Consistent with State Statute 346.23(1), Drivers have the right of way at intersections controlled by a traffic signal when that signal is green. The pedestrian has the right of way if the signal is red or a “walk” signal is displayed for their direction of travel. If a pedestrian is at the crosswalk and there are no vehicles in the area that does not give them the right of way to cross because the pedestrian will see a don’t walk symbol or text displayed. A pedestrian can be issued a citation for walking against a “don’t walk” indication.
This is especially important in front of Dempsey Hall on Algoma Boulevard. There have been cases where drivers have stopped at a green light to allow pedestrians to cross. Although well-intentioned, it is a dangerous practice and contrary to the law. The other lane of traffic still has the green signal and this may cause a pedestrian/vehicle accident. Remember: At traffic-light-controlled intersections, the light and/or “walk” signal will determine the right of way for pedestrians and vehicles.
Consistent with State Statute 346.24:
346.24 Crossing at uncontrolled intersection or crosswalk.
346.24(1) At an intersection or crosswalk where traffic is not controlled by traffic control signals or by a traffic officer, the operator of a vehicle shall yield the right-of-way to a pedestrian, or to a person riding a bicycle or electric personal assistive mobility device in a manner which is consistent with the safe use of the crosswalk by pedestrians, who is crossing the highway within a marked or unmarked crosswalk.
NOTE: An unmarked crosswalk would be an area that is not marked on the road but is a crosswalk from one sidewalk to another at an intersection.
346.24(3) Whenever any vehicle is stopped at an intersection or crosswalk to permit a pedestrian, bicyclist or rider of an electric personal assistive mobility device to cross the roadway, the operator of any other vehicle approaching from the rear shall not overtake and pass the stopped vehicle.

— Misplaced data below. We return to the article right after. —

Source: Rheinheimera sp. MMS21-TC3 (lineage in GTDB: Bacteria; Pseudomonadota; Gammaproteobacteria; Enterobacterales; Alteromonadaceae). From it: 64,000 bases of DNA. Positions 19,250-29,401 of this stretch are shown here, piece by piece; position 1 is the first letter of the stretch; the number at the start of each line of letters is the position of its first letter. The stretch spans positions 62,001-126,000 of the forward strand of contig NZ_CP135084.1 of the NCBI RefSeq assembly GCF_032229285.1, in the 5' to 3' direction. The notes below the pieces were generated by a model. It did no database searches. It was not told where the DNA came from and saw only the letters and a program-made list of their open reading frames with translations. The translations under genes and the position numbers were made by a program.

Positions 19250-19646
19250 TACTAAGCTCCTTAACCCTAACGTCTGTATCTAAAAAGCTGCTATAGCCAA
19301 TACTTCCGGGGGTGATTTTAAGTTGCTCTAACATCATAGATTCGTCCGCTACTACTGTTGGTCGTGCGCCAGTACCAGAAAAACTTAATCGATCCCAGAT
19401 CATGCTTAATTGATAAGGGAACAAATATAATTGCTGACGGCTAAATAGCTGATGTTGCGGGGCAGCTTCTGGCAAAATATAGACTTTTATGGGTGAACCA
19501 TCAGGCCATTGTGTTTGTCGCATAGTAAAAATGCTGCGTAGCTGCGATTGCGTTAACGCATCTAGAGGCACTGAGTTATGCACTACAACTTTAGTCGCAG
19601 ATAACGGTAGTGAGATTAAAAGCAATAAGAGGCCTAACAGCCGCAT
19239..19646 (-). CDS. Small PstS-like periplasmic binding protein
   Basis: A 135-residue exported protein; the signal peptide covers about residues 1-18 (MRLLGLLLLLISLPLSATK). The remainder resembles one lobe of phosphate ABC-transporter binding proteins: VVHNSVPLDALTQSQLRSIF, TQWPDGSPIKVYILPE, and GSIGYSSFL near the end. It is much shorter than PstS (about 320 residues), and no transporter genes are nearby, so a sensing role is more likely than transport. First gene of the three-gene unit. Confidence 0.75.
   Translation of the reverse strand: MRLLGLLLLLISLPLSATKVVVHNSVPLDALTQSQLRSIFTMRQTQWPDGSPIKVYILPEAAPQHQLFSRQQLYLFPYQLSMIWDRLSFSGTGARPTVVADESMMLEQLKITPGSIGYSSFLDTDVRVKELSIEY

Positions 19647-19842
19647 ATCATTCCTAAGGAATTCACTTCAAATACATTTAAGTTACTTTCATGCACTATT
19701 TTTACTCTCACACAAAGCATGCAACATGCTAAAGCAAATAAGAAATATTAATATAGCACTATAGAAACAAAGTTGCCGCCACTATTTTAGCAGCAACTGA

No Crosswalk – Crossing the Street
346.24(2) No pedestrian, bicyclist or rider of an electric personal assistive mobility device shall suddenly leave a curb or other place of safety and walk, run or ride into the path of a vehicle which is so close that it is difficult for the operator of the vehicle to yield.
- It is important, especially in the area of Sage Hall, that pedestrians use crosswalks and traffic-controlled crosswalks (i.e. the “Hawk” crossing signal). Pedestrians do not have the right of way in areas that do not have a marked or unmarked crosswalk.
- Vehicles are required to yield the right of way to pedestrians crossing the road. However, pedestrians should not leave the curb with a car oncoming that could not safely stop in the distance available.
- If a vehicle is stopped in one lane, then all traffic in the other lane must also stop. Again, this is an important point for the area in front of Dempsey Hall. It is unsafe to stop at a green light as vehicular traffic has the right of way at a green light. We encourage pedestrians to please use the button on the light pole in order to activate the traffic light to give pedestrians the right of way to cross.